Did this year’s blowout pave a smoother path? “I don’t think the dynamics have changed,” said Adam Gray, a Democratic state Assemblymember from Merced who co-authored the 2019 amendment, but is running for Congress and won’t be returning to the legislature next year.

The only thing that’s changed, he said, is “there’s $450 million that used to be in somebody’s bank account. Now it’s in the pocket of some consultants.”

Will there be another ballot measure?

Votes for this year’s election are still being counted, so any campaign for the 2024 election may not start for a while.

And it’s not clear that tribes — if they were to advance another proposal — agree on the approach.

“Our perspective continues to be that whatever proposal might emerge from tribes, it has got to be one that will be supported by the voters,” said Mejia, of the Pechanga Band of Indians, which supported this year’s in-person tribal sports betting measure.

After Tuesday night’s result, he said, “it should be clear that most California voters are saying ‘no’ to legalizing online gaming.”

But there’s another group of tribes, including the San Manuel Band of Mission Indians and the Rincon Band of Luiseño Indians, that had proposed a third sports betting legalization measure. Their measure would have allowed tribes to offer in person and online sports betting exclusively. It didn’t make it on to the 2022 ballot and recently failed to gather enough signatures to make it onto the 2024 ballot as well — but that doesn’t mean the idea is off the table.

“Our group feels that [measure] is the best path forward for online sports wagering in California,” said Roger Salazar, a spokesperson for a coalition that campaigned against Prop. 27 and includes those tribes.

But the tribes may not be in a rush. “The tribes can wait forever. They don’t need sports betting. California doesn’t need sports betting,” said Rocha, with the Indian Gaming Association. “The industry needs it, but do the people need it?”

Sports betting companies could decide to fund another ballot proposal, too. But in the short term, that may not be the wisest move. “If we go through this again in two years, it’s gonna be the same result,” said Pascrell, the gambling lobbyist.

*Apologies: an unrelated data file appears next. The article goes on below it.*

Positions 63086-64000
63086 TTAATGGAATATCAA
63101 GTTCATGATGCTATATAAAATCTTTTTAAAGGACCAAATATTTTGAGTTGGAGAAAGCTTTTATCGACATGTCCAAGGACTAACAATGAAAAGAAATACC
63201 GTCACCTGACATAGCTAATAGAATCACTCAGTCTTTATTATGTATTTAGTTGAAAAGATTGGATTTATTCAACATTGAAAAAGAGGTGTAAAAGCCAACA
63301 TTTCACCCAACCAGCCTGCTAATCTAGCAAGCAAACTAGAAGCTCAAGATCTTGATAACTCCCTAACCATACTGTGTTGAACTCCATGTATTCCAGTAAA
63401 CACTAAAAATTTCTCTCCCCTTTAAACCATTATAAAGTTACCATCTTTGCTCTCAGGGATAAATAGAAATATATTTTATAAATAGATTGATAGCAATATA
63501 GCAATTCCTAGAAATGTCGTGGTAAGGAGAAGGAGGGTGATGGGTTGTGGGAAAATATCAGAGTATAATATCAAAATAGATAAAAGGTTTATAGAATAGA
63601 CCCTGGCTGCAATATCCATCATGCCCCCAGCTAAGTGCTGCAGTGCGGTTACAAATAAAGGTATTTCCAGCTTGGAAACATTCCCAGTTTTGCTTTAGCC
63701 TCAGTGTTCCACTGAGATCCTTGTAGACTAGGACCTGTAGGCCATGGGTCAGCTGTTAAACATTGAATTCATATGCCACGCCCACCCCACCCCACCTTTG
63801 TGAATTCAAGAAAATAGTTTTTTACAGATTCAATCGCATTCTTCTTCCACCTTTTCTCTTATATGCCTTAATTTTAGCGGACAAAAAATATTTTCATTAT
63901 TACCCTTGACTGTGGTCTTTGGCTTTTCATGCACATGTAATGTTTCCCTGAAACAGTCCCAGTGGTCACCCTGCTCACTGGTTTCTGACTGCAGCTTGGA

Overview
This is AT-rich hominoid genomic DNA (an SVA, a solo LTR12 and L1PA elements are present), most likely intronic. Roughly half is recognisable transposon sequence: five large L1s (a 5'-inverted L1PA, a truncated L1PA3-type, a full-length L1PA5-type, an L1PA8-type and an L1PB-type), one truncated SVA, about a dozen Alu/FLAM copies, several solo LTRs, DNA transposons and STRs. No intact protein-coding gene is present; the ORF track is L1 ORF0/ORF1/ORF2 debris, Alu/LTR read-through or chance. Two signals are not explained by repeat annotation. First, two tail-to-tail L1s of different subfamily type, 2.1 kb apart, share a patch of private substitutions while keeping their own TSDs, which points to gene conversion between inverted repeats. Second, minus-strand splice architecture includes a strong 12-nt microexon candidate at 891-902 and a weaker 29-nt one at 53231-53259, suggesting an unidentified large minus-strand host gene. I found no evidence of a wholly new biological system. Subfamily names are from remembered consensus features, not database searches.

“Maybe take a step back on California for a moment, allow things to settle, so you can reset,” he added. In the meantime, companies could focus on other states where they might be able to launch online casino poker, which is more profitable than sports betting, he said.

“You have to respect the tribes, who have immense resources and immense political support in the state,” said Pascrell.

In the wake of a 2018 U.S. Supreme Court decision that allowed states to legalize sports betting, 31 states plus Washington, D.C., have launched operations, and another five states have legalized the new form of gambling but have yet to start taking bets, according to an American Gaming Association tracker. Twenty six states plus D.C. have legalized mobile betting, while other states require people to make their sports bets in person.

In most of the states that have legalized sports betting, it happened in state legislatures, said a gaming association spokesperson. But seven states have legalized sports betting via ballot measures placed by legislatures: Arkansas, Colorado, Louisiana, Maryland, Nebraska, New Jersey and South Dakota. California is the only state where voters said no to any sports betting. In New Jersey — which has allowed sports betting since 2018 — voters recently shot down a ballot measure that would have allowed betting on college sports in the state.

The gaming companies that invested tens of millions in Prop. 27 also have investors to think about. This year’s measure lost so badly, said Giden, “I don’t know how many investors would be lining up to do that again.”